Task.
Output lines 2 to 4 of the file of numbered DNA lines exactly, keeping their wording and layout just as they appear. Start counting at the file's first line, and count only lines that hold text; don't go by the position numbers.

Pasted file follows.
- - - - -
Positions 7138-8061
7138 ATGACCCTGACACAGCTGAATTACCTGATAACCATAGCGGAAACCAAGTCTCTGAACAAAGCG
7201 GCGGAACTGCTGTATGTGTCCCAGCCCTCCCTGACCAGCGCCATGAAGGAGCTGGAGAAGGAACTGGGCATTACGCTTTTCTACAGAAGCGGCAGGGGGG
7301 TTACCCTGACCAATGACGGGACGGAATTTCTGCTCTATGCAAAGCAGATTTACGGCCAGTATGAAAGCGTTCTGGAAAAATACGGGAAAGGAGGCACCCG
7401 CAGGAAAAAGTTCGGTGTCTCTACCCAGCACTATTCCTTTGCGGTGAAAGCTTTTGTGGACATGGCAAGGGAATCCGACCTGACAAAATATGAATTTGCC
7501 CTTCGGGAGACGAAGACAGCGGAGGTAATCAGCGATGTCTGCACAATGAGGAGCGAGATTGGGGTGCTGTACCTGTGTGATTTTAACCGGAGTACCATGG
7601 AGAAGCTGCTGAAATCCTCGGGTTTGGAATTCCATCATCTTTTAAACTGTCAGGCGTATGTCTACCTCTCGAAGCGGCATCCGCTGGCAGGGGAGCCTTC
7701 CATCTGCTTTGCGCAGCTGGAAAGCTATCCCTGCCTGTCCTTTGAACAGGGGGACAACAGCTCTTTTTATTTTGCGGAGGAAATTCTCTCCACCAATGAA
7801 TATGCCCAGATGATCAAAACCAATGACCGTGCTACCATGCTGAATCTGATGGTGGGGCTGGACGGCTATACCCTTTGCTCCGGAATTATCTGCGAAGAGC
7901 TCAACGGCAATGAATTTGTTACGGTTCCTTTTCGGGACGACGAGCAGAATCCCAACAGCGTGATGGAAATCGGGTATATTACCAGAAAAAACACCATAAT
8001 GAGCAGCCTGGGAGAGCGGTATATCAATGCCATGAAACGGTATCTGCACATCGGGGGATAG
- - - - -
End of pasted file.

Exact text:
7138 ATGACCCTGACACAGCTGAATTACCTGATAACCATAGCGGAAACCAAGTCTCTGAACAAAGCG
7201 GCGGAACTGCTGTATGTGTCCCAGCCCTCCCTGACCAGCGCCATGAAGGAGCTGGAGAAGGAACTGGGCATTACGCTTTTCTACAGAAGCGGCAGGGGGG
7301 TTACCCTGACCAATGACGGGACGGAATTTCTGCTCTATGCAAAGCAGATTTACGGCCAGTATGAAAGCGTTCTGGAAAAATACGGGAAAGGAGGCACCCG